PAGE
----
In 2013-14, the total area irrigated in Labhpur CD block was 20,311 hectares, out of which 12,398 hectares were irrigated by canal water, 1,450 hectares by tank water, 450 hectares by river lift irrigation, 1,820 hectares by deep tube wells and 3,643 hectares by shallow tube wells.
According to the District Human Development Report, 2009, Birbhum is one of the most backward districts of West Bengal in terms of industrial development. Of the new industrial projects set-up in West Bengal between 1991 and 2005, only 1.23% came to Birbhum. Bakreshwar Thermal Power Station is the only large-scale industry in the district and employs about 5,000 people. There are 4 medium-scale industries and 4,748 registered small-scale industries.
The proportion of workers engaged in agriculture in Birbhum has been decreasing. According to the District Human Development Report, “more people are now engaged in non-agricultural activities, such as fishing, retail sales, vegetable vending, selling milk, and so on. As all these activities are at the lower end of the spectrum of marketable skills, it remains doubtful if these activities generate enough return for their family’s sustenance.”
Birbhum district is listed as a backward region and receives financial support from the Backward Regions Grant Fund. The fund, created by the Government of India, is designed to redress regional imbalances in development. As of 2012, 272 districts across the country were listed under this scheme. The list includes 11 districts of West Bengal.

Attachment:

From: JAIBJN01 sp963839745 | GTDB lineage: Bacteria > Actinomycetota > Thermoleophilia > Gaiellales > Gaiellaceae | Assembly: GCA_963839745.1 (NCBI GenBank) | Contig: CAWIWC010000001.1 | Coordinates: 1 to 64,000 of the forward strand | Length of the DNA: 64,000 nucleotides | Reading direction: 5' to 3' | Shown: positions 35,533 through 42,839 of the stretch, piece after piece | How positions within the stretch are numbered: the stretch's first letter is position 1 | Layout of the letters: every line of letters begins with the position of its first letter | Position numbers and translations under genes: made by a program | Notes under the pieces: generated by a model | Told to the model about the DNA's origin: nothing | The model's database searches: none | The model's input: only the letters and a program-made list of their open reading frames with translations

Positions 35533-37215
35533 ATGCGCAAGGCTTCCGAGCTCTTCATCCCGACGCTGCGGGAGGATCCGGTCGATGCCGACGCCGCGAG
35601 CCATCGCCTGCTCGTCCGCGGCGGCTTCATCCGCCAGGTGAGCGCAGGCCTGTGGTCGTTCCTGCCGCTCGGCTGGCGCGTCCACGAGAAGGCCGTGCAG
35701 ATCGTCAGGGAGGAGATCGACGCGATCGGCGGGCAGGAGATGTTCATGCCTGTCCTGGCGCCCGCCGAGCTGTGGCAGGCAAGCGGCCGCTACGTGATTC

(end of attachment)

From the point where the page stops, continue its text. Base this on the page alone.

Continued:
Labhpur CD block has 14 originating/ terminating bus routes.
In 2013-14, Labhpur CD block had 159 primary schools with 12,092 students, 15 middle schools with 747 students, 16 high schools with 9,314 students and 10 higher secondary schools with 13,914 students. Labhpur CD Block had 1 general degree college with 3,286 students, 4 technical/ professional institutions with 197 students and 305 institutions for special and non-formal education with 9,319 students.
As per the 2011 census, in Labpur CD Block, amongst the 160 inhabited villages, 17 villages did not have a school, 40 villages had more than 1 primary school, 40 villages had at least 1 primary and 1 middle school and 26 villages had at least 1 middle and 1 secondary school. 12 villages had senior secondary schools.
In 2014, Labhpur CD block had 1 rural hospital and 5 primary health centres with total 64 beds and 9 doctors (excluding private bodies). It had 31 family welfare subcentres. 6,257 patients were treated indoor and 73,948 patients were treated outdoor in the hospitals, health centres and subcentres of the CD block.
As per 2011 census, in Labpur CD Block, 3 villages had community health centres, 2 villages had primary health centres, 34 villages had primary health subcentres, 6 villages had maternity and child welfare centres, 2 villages had veterinary hospitals, 15 villages had medicine shops and out of the 160 inhabited villages 107 villages had no medical facilities.
Labpur Rural Hospital at Labhpur has 30 beds. There are primary health centres at Bipratikuri (6 beds), Dwaraka (6 beds), Ramkrishnapur (PO Brahamanigram) (6 beds), Thiba (10 beds) and Abhadanga (6 beds).